We arrange the parts we fit and adjust the profile of the machine to get the customization we are aiming for. Good looks and riding fun are a result of maximizing the use of minimal equipment. But I thought the K 1600 GTL was at the opposite end of the scale from this. So I fretted quite a bit even after taking the body apart. But I set to work, and when the front end began to take shape, the image I had of the bike suddenly grew.
In fact, about a year previously, I found an old photograph of the cockpit of a convertible that looked like something from the near future, and I got the idea of making a bike that had that kind of atmospheric feel. Looking at the front forks and Duolever suspension, I thought I could do this with the K 1600 GTL.
But the actual work was long and hard, a tough job to handle. In the middle of building I still didn’t have a clear picture of the completed work. Even when I finished, I still wasn’t really sure whether the work was complete. But that’s the thing about customizing, isn’t it.
The suspension and frame I left as standard, but the exterior parts are all hand made. I made a framework for the exterior with aluminum pipe, fixed aluminum panels to this front and back and then proceeded with finishing. The gauges I set in the exterior packaging were dummies, but I changed the positions of panels and needles to match up with adjacent parts. Parts other than the packaging are all given an aging paint treatment.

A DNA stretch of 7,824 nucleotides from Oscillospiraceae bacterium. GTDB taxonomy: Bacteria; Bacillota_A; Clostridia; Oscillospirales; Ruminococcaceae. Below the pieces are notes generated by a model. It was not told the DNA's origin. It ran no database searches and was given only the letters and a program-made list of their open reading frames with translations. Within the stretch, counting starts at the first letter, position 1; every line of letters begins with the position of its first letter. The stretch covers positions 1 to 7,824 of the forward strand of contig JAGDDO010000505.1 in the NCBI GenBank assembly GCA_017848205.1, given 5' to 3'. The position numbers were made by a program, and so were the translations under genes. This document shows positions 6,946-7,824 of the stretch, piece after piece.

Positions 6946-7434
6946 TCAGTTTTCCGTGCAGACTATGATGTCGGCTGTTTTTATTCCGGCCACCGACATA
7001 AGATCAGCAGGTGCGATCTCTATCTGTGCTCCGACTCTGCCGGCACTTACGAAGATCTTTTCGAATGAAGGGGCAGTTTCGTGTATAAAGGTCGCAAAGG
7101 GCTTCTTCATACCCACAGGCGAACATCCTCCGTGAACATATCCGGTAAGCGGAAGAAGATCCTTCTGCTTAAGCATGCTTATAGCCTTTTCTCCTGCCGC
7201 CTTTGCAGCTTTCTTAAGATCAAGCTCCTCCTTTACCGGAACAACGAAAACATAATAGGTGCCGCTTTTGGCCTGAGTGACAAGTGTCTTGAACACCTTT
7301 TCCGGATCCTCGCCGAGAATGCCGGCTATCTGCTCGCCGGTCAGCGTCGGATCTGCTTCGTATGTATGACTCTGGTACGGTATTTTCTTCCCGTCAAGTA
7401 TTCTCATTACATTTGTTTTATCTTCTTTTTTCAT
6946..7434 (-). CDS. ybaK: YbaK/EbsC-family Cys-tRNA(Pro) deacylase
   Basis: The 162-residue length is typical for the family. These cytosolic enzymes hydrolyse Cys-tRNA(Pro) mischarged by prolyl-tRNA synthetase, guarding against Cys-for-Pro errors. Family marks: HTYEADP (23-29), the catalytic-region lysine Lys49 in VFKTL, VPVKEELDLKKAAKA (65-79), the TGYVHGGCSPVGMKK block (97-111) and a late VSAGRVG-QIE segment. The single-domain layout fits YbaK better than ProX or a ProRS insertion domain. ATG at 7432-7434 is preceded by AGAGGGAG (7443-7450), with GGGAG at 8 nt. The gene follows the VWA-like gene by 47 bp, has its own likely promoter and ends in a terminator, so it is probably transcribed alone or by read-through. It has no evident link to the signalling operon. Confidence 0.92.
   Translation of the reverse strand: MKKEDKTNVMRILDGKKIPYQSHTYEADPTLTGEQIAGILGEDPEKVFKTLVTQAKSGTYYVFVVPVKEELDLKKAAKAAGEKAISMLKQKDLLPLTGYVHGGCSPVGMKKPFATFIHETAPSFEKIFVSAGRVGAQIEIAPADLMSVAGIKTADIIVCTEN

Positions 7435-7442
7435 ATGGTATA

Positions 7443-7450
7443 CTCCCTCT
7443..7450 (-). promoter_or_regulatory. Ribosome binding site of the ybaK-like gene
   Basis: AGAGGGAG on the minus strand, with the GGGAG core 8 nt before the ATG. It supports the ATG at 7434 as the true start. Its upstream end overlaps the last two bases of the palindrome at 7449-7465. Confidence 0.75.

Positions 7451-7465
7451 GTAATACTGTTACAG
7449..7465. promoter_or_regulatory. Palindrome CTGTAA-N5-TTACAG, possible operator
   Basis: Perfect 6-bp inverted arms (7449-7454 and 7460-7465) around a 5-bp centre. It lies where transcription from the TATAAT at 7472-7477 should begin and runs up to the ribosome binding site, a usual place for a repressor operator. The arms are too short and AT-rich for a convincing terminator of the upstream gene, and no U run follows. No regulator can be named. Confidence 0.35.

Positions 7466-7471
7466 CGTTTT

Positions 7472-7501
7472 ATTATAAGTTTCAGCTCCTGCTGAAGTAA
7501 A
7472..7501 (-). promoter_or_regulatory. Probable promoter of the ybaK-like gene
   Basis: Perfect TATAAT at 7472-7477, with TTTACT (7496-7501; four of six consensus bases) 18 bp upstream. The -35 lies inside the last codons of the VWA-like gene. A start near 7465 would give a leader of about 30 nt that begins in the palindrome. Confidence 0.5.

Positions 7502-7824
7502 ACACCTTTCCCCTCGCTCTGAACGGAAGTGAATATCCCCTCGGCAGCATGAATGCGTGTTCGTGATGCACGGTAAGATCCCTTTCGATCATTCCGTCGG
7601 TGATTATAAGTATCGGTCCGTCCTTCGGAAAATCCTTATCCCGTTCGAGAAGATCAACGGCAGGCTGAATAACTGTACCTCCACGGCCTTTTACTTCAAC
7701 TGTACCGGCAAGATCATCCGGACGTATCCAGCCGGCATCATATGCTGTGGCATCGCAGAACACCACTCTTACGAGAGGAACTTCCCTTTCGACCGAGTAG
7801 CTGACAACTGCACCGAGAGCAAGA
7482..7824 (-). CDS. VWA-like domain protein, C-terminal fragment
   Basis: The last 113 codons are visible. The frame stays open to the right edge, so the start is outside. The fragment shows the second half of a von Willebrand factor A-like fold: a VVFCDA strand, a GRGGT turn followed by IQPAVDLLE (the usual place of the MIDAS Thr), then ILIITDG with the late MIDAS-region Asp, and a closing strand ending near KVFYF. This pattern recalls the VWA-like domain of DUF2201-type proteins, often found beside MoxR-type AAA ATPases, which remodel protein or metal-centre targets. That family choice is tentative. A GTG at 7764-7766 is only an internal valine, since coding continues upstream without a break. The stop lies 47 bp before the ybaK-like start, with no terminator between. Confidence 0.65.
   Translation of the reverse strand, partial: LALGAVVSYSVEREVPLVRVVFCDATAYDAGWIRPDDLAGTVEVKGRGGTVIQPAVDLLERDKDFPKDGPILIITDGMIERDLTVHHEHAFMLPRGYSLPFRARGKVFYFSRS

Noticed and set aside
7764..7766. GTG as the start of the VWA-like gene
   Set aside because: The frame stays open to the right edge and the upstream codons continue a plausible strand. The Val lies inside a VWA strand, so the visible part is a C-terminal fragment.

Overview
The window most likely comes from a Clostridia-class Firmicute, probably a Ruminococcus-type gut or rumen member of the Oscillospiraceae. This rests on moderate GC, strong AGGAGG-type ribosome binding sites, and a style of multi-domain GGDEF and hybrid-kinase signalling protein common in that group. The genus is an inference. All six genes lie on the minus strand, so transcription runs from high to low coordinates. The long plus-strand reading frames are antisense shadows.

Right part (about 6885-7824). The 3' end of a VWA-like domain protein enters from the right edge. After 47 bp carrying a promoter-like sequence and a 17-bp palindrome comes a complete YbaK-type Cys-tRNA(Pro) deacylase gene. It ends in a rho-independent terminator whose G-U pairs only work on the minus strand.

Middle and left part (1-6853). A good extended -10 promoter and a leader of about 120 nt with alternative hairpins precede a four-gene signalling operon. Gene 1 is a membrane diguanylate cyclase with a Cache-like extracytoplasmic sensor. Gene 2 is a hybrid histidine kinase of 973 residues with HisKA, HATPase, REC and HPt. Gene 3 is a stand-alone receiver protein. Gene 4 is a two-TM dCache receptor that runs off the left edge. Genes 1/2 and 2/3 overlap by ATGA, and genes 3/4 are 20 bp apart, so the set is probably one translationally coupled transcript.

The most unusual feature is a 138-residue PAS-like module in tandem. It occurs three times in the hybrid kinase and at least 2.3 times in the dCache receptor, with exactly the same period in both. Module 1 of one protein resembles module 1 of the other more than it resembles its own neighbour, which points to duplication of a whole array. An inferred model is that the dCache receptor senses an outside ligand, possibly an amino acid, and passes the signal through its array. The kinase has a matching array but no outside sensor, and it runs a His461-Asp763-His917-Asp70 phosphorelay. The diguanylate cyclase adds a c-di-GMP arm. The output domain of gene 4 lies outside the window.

For a while after I was crowned champion at the “World’s Biggest Build-Off” in 2008, I found myself bereft of ideas about customization. I felt a bit used up, and thought about leaving it to the younger generation. But the R nineT Custom Project got underway around that time, and seeing the younger builders enthusiastically getting stuck into it was maybe the stimulus I needed. Then, when I saw the K 1600-based custom machine by the Belgian builder, Krugger, I was blown away. The custom scene is a world of freedom. I was also keenly aware of changes on the bike scene. So for this project, I wanted to make a bike that shouted out to all the people who'd given me the renewed incentive. A bit later, I noticed how tough it was to build a custom machine based on the K 1600 (laughs).
But the project was enjoyable nonetheless. I was getting up early, already thinking about an area I was going to work on, and this seemed to be happening naturally, every morning. There were a lot constraints and trouble spots, but these were more than compensated for by the fun of it. I really haven’t felt like that in a long time.